US withdrawal from NATO, or from an effective role in NATO, perhaps coupled with a Trump-brokered Ukraine “peace deal” letting Russia keep what it held, or a continuation of the war without US support for Ukraine, would be a victory for Putin and for his mission of reconstructing a version of the former Soviet Union. There would be some respite for NATO, as Russia rebuilt its armed forces and its depleted military stocks, but that respite could be short, as the Kremlin surveyed a weakened Europe, in which some voices would urge accommodation with Russia.
Europe’s NATO allies could muster and maintain credible conventional forces for collective defence against Russia if the political will was there. An enhanced defence role for the EU might provide a vehicle for some of the increased spending that would be needed on conventional forces, but the nuclear deterrents of France and the UK would not fully replace the nuclear umbrella of the United States.
That would make the European allies’ best option a political campaign to bring the US back into NATO. But if that option failed, they would find themselves with a militarily dominant and assertive Russia to contend with. In the latter event, plans for Ukraine and Moldova, and later Georgia, to join the EU would become problematic. Finland and the Baltics would be put under pressure to leave NATO, as would Sweden, assuming it would have joined NATO by then.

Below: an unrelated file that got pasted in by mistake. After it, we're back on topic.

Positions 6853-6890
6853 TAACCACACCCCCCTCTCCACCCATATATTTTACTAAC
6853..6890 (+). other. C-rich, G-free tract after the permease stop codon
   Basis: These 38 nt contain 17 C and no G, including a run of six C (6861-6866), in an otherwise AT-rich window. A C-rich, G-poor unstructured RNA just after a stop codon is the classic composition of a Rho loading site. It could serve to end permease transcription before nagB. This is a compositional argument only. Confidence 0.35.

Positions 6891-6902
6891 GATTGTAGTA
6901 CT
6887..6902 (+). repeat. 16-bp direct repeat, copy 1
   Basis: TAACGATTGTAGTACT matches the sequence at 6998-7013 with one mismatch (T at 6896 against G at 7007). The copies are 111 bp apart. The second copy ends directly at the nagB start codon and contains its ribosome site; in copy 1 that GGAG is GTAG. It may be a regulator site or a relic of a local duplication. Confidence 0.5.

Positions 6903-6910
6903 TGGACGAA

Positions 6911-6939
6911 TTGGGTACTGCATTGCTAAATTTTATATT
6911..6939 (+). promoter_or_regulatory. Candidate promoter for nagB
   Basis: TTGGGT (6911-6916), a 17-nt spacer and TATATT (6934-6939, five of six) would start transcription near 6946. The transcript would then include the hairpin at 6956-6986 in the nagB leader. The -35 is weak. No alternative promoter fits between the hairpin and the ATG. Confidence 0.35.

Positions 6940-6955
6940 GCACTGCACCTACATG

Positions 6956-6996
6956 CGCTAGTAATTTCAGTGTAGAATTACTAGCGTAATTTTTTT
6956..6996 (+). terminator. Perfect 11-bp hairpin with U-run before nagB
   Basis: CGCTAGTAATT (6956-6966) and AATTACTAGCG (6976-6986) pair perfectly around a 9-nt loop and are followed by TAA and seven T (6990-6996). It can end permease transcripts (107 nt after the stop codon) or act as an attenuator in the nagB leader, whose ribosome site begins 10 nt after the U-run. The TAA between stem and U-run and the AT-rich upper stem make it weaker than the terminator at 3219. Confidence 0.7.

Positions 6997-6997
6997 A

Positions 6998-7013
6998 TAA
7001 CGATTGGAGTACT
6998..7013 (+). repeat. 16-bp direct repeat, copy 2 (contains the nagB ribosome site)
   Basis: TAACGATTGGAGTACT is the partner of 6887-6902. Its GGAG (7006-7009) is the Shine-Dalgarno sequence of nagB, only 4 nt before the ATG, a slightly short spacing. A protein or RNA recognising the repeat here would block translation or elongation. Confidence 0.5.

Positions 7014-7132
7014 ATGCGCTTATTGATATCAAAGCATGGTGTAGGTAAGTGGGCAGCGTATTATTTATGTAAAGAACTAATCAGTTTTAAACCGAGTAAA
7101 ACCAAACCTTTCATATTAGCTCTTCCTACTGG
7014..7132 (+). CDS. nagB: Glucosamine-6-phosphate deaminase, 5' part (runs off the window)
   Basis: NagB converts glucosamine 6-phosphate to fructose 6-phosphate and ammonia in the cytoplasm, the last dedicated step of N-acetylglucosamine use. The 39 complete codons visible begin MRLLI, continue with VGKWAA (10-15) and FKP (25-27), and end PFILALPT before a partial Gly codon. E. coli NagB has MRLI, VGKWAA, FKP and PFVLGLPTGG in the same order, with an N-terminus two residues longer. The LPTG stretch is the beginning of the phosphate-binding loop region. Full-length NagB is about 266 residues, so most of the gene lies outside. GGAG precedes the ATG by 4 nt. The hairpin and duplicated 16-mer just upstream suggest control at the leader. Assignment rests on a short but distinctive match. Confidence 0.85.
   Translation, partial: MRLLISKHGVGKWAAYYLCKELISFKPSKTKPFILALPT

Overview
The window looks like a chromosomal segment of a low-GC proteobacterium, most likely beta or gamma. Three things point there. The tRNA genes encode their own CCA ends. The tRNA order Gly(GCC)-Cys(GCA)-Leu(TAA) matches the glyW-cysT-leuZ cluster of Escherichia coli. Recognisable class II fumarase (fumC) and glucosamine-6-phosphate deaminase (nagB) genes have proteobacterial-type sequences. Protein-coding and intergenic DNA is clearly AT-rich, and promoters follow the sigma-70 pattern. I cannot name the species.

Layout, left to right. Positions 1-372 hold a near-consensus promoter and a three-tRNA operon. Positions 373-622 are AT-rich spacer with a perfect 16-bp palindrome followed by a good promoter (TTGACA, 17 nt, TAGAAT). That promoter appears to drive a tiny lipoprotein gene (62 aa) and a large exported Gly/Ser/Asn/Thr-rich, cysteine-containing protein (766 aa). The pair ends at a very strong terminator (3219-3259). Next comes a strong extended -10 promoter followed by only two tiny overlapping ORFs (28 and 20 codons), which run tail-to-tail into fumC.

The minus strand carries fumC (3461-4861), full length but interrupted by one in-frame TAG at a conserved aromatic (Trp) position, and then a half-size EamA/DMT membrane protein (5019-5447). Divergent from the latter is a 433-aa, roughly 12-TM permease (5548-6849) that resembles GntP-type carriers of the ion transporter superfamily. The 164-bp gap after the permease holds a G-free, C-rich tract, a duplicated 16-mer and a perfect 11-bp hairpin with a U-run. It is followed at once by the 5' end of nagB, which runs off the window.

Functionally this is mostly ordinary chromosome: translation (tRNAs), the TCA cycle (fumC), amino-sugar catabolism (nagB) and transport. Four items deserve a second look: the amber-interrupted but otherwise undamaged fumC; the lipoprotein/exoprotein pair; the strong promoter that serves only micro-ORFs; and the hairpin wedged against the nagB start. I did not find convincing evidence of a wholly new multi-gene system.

US withdrawal from NATO, in law or in fact, would create huge uncertainty, and could change the face of Europe. It is a sufficiently realistic possibility to justify planning at the highest level in NATO and the EU, though in ways that do not undermine confidence in US military leadership or forfeit the goodwill of a future Trump administration. Some of the most effective planning possible is already under way – increased military expenditure by at least some NATO allies, and investment in the sort of modern weaponry that has been used to such telling effect against Russian forces in Ukraine.
Emeritus Professor of Law, University of Oxford. Former adviser to Fide.